Help for infants

Thanks to the information obtained from the chip, scientists can produce the specific sugar molecules that the immune system has to recognize. The findings on natural re-sistance subsequently acquired are crucial to developing a sugar-based malaria vaccine. This could prove particularly beneficial to children in malaria-infested regions.

The millions of malaria sufferers are primarily infants under the age of five as only adults develop antibodies against the malaria pathogens sugars. An infants immune system is incapable of recognizing and combating the toxic sugar molecules. Consequently, a new, selective vaccine is now called for. Professor Seeberger states: This evidence is another important step towards finding a malaria vaccine because we now know which antibodies protect adults.


'/>"/>

Contact: Peter Seeberger
seeberger@org.chem.ethz.ch
41-446-332-103
ETH Zurich/Swiss Federal Institute of Technology
Source:Eurekalert

Related biology news :

1. ETH Zurich competence center ESC introduces energy strategy
2. New ETH Zurich article published in scientific journal Nature
3. ETH Zurich professor Ari Helenius awarded Benoist Prize
4. Image Solutions, Inc. Acquires Zurich Biostatistics, Inc.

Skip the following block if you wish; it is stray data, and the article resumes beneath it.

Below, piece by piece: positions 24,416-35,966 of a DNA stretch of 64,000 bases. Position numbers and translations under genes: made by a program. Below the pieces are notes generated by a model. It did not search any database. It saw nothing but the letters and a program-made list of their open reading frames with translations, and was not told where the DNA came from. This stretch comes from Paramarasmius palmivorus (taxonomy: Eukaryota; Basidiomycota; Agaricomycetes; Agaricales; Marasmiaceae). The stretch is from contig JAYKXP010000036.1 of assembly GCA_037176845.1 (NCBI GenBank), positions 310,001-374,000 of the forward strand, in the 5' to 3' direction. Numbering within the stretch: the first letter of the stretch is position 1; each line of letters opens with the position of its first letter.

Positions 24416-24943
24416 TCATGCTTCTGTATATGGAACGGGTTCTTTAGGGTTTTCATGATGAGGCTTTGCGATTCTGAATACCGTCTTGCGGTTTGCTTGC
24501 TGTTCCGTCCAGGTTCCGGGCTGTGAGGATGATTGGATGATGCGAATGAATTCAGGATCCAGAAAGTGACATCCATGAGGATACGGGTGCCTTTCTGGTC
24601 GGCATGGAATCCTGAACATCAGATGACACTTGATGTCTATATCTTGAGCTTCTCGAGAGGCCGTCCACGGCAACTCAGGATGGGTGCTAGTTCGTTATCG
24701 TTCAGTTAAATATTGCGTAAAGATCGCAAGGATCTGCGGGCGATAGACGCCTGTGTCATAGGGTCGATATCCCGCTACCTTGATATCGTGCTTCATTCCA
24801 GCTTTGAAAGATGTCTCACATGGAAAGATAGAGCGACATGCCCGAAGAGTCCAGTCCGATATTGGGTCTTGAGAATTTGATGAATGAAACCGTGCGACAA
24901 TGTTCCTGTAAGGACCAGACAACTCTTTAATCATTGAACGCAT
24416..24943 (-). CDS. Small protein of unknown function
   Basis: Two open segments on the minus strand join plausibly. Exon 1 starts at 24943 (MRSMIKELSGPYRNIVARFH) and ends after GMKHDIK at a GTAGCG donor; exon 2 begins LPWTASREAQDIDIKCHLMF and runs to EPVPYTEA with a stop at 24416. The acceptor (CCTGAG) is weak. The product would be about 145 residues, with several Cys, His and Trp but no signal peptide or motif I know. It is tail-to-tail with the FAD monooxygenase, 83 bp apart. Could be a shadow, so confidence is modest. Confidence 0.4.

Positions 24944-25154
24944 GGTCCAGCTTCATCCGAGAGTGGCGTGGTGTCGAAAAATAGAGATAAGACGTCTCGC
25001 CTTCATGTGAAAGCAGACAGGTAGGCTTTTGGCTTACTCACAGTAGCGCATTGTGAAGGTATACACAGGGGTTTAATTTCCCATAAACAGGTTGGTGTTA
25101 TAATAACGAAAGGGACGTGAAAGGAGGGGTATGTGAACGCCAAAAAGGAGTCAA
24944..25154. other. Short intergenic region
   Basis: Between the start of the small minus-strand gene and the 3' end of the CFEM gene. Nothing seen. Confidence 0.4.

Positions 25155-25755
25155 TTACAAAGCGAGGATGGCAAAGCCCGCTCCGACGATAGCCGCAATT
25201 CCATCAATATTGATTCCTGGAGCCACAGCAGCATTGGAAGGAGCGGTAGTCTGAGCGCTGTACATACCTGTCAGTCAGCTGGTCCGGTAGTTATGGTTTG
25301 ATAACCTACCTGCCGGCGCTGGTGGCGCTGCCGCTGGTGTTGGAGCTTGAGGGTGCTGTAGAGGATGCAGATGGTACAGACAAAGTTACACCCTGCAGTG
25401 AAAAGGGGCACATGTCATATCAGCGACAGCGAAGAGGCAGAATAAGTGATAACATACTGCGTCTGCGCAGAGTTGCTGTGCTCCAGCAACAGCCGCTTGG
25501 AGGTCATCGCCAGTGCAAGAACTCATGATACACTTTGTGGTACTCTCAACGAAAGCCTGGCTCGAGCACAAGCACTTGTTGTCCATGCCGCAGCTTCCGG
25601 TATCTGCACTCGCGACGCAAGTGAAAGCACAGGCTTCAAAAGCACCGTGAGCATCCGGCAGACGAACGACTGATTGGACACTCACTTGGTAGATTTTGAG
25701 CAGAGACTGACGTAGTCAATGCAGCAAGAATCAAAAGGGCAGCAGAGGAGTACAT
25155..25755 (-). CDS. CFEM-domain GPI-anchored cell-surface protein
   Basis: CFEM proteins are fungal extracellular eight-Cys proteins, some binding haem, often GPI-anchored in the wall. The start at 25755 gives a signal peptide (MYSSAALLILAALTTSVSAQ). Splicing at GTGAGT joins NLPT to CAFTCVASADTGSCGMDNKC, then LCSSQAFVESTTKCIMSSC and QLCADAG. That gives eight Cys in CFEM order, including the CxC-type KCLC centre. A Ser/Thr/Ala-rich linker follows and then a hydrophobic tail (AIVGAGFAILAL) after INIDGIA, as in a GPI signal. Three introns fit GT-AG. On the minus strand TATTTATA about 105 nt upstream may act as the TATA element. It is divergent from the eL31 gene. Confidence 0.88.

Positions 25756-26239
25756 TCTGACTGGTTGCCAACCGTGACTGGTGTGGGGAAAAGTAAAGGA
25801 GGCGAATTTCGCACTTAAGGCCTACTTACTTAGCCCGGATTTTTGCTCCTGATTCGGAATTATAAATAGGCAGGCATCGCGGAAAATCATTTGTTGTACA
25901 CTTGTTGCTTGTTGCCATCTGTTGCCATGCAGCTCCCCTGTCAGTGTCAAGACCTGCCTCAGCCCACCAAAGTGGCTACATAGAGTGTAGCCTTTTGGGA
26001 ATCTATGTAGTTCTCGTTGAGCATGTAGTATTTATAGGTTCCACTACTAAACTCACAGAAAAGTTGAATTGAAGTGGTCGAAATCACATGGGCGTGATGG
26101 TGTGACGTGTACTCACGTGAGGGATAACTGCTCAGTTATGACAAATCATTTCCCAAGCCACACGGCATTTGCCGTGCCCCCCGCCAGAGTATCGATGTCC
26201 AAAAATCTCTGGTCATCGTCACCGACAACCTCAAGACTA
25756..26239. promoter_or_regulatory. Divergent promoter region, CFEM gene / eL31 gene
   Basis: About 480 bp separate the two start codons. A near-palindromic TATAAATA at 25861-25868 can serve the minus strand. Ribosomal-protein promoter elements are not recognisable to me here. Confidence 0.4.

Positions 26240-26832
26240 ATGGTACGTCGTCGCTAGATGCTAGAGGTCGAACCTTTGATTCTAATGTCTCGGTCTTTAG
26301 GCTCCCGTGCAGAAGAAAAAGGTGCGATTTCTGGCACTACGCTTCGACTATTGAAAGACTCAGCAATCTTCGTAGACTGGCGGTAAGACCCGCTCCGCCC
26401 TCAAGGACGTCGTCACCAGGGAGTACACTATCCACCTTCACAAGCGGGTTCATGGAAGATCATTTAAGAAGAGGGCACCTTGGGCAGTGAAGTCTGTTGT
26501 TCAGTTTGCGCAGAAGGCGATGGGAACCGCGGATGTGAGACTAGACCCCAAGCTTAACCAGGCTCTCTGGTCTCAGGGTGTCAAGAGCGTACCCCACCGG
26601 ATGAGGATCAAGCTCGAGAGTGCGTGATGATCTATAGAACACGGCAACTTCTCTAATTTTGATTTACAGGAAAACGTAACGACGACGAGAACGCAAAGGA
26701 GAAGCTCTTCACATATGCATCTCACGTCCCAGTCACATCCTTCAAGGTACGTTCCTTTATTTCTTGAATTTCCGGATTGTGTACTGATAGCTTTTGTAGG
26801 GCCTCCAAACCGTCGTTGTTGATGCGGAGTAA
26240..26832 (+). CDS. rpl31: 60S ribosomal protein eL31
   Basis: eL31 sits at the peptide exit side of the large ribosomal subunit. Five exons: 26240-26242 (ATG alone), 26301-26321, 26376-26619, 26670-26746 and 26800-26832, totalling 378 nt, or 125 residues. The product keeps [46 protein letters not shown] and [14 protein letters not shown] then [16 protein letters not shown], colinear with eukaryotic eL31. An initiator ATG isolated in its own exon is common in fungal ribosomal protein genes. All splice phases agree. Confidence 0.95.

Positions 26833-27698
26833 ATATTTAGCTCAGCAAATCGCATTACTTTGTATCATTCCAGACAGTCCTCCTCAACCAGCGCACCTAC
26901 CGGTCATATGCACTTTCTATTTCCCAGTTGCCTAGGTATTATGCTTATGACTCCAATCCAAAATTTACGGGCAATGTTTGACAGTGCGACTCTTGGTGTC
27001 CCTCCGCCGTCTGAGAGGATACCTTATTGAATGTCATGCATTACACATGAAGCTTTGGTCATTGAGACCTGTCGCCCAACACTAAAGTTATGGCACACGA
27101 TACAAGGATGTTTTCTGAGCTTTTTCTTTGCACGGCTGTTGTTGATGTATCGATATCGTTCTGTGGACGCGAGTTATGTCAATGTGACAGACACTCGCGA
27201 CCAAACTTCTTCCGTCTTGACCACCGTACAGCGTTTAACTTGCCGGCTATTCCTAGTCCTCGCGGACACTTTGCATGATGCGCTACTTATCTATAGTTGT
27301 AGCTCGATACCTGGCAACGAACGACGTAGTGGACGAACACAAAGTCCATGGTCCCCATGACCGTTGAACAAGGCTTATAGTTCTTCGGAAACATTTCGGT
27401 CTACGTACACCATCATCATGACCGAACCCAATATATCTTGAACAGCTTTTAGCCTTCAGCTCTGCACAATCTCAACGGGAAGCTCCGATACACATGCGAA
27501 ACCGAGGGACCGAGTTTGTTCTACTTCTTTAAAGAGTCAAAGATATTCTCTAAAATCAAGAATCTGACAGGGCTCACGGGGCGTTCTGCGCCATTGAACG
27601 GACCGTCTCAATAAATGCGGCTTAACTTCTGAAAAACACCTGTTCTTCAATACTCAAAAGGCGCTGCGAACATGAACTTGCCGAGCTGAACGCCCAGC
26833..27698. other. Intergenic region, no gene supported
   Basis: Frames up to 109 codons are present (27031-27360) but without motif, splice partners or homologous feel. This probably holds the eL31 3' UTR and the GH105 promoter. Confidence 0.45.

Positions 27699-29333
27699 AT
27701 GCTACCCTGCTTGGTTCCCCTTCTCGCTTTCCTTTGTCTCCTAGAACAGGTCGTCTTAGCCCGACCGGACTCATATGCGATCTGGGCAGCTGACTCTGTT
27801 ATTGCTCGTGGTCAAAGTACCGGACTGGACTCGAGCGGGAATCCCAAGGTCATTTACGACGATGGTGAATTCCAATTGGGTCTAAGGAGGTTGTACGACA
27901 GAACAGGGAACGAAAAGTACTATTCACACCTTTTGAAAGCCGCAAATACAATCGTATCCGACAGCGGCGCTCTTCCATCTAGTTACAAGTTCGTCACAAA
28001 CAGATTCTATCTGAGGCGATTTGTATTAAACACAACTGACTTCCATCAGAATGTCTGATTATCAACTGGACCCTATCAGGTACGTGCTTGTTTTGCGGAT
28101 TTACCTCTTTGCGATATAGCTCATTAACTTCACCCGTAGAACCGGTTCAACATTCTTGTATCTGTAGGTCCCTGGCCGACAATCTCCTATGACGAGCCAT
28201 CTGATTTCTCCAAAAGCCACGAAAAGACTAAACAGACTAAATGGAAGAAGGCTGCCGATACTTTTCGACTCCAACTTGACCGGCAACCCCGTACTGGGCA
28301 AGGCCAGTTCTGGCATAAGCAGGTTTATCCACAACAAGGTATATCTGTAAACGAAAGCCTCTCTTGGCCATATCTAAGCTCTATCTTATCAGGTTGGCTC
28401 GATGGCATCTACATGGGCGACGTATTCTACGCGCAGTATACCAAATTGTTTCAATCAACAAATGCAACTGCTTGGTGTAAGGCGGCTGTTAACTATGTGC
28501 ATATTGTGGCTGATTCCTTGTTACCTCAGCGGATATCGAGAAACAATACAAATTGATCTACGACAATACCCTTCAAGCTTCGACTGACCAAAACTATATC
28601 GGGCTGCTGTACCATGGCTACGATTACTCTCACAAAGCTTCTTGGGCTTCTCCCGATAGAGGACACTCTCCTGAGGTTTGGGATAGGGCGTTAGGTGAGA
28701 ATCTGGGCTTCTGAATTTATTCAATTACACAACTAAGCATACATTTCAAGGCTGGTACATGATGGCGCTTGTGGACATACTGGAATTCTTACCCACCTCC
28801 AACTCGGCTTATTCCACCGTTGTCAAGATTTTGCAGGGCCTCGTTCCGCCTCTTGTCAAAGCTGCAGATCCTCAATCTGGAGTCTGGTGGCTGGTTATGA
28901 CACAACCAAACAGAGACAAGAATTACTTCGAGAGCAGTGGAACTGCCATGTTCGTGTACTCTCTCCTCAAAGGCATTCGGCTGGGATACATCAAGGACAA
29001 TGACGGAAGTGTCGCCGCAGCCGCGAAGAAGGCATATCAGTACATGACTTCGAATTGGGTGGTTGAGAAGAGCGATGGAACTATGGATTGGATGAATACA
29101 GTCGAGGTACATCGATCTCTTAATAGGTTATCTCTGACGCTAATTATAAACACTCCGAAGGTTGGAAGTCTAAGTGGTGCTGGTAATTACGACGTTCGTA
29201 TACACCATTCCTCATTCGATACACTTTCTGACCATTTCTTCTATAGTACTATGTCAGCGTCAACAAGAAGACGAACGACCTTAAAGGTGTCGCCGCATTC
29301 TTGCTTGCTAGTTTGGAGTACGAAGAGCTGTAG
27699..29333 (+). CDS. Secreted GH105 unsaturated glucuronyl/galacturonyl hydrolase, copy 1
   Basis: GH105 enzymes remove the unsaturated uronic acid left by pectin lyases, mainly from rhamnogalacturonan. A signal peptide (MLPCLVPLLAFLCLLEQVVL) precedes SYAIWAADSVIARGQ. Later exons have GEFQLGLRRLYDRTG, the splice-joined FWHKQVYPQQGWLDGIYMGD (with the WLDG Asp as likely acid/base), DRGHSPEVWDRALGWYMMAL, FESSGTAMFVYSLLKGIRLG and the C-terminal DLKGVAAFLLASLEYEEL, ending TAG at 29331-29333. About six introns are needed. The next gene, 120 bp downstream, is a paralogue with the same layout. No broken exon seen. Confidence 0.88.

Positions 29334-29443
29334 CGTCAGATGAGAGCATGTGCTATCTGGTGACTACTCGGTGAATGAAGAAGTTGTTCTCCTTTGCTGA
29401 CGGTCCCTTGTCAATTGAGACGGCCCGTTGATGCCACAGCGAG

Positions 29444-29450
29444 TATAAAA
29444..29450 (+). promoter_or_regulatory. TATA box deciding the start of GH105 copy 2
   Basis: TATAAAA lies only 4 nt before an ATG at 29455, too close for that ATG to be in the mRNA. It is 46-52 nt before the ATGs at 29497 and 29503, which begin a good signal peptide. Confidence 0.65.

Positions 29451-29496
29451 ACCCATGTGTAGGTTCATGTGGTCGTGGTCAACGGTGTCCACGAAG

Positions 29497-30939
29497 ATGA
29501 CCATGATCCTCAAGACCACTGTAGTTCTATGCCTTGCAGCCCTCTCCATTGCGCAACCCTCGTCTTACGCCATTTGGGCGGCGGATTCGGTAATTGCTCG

5. Electronic structure of DNA revealed for 1st time by Hebrew University and collaborating researchers
6. Researchers offer new theory for dogfish and skate population outburst on Georges Bank
7. UCLA researchers solve decade-old mystery
8. Rats on islands disrupt ecosystems from land to sea, researchers find
9. Iowa State researchers help piece together the corn genomes first draft
10. U-M researchers release most detailed global study of genetic variation
11. LSU researchers challenge analyses on sustainability of Gulf fisheries
Post Your Comments:
*Name:
*Comment:
*Email:
(Date:6/9/2016)... control systems is proud to announce the introduction of fingerprint attendance control software, allowing ... are actually signing in, and to even control the opening of doors. ... ... ... Photo - http://photos.prnewswire.com/prnh/20160609/377487 ...